Jim Hall’s work on coastal flood risk wins Lloyd’s Science of Risk Prize
A paper co-authored by the Director of the Environmental Change Institute, Professor Jim Hall, has been awarded the Lloyd’s Science of Risk Prize in the Climate Change category at a ceremony held at Lloyds of London on 29 November 2012.
The research, led by Professor Richard Dawson at Newcastle University, revealed that in some cases, allowing natural cliff erosion, rather than maintaining physical defenses could reduce the impact of flooding in neighbouring low-lying land.
Populations in coastal areas face considerable threats from sea level rise and increases in the frequency and intensity of storms associated with climate change. Urbanisation and expanding economic activity in these areas only add to the scale of risk.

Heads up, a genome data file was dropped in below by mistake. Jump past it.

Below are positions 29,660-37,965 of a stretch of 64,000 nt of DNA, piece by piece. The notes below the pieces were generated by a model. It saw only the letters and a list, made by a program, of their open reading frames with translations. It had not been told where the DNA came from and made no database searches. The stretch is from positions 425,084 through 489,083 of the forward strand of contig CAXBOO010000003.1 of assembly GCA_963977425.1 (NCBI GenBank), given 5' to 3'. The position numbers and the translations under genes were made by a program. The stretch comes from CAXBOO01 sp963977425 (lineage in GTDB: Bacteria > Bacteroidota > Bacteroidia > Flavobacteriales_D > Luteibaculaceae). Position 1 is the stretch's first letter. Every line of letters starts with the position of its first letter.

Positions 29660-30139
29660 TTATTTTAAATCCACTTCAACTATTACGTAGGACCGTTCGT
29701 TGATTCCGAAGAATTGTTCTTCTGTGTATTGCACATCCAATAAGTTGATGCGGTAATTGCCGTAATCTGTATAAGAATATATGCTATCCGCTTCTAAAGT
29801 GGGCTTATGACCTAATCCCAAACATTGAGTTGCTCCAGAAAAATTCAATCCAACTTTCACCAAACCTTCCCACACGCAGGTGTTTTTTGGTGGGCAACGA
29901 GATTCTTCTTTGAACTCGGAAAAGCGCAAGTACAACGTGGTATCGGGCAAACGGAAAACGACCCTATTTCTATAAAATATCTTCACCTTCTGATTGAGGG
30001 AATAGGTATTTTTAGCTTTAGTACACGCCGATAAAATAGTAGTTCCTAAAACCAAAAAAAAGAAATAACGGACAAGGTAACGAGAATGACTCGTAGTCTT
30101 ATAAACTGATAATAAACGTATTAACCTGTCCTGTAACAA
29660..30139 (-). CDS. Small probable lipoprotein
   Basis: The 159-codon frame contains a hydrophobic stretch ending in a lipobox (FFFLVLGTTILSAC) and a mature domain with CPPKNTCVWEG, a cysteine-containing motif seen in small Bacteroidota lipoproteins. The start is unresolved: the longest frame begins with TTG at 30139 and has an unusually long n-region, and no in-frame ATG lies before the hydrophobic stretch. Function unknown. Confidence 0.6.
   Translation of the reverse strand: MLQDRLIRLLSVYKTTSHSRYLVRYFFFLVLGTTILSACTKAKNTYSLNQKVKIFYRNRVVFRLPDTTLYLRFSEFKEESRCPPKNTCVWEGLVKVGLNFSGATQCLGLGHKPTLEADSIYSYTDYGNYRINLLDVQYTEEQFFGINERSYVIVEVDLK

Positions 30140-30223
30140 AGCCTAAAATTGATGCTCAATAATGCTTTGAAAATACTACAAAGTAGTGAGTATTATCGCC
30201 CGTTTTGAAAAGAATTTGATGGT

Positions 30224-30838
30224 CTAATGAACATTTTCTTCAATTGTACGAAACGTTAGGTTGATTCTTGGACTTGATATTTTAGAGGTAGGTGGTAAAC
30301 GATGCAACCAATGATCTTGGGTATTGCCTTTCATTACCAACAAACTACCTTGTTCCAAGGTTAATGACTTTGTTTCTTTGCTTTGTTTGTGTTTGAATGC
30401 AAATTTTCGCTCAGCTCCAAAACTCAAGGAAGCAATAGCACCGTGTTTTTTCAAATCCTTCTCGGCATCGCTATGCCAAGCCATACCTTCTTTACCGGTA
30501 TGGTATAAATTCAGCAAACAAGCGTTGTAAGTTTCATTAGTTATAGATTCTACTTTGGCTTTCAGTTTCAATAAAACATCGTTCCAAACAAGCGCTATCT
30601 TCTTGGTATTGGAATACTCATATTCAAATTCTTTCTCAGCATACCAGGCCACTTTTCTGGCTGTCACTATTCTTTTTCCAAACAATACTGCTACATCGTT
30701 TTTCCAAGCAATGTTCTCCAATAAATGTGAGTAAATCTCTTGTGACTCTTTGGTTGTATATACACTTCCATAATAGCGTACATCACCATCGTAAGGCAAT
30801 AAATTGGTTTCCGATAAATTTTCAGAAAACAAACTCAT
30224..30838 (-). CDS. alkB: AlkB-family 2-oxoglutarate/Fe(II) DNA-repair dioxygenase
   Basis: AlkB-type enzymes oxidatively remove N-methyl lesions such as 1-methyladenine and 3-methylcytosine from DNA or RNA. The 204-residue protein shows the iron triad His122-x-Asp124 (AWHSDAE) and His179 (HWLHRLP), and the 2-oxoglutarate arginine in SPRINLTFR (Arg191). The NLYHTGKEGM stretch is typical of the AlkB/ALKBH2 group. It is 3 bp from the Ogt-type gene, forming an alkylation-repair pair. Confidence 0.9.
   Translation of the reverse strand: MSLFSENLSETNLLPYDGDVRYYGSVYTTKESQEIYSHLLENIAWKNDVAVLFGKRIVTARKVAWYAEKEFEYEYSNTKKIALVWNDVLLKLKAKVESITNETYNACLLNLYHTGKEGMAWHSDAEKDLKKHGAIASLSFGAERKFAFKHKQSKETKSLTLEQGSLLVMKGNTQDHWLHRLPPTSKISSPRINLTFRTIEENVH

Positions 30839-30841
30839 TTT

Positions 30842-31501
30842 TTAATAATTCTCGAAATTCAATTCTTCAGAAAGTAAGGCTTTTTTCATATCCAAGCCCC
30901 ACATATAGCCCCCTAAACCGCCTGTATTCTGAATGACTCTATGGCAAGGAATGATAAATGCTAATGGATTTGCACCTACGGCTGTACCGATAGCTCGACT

This award-winning study, entitled ‘Integrated analysis of risks of coastal flooding and cliff erosion under scenarios of long term change’ and published in the journal Climatic Change, used an integrated assessment methodology to explore the trade-offs between flooding and coastal erosion risks on the Norfolk coast.
Professor Hall and colleagues analysed the complex interactions between climatic and socio-economic change and coastal management policy, and for the first time quantified in economic terms, their impact on both flood risk and coastal erosion.
“By understanding some of the interconnected processes we start to appreciate that flood protection is not just about building the biggest dyke possible,” said Professor Richard Dawson, speaking to the Lloyd’s Science of Risk team. “There are other ways of working more subtly with nature and natural processes rather than trying to tackle nature head on and fighting it with a wall.”
Dawson, R.J., Dickson, M.E., Nicholls, R.J., Hall, J.W., Walkden, M.J.A., Stansby, P., Mokrech, M., Richards, J., Zhou, J., Milligan, J., Jordan, A., Pearson, S., Rees, J., Bates, P., Koukoulas, S. and Watkinson, A. (2009) Integrated analysis of risks of coastal flooding and cliff erosion under scenarios of long term change. Climatic Change, 95(1-2): 249-288.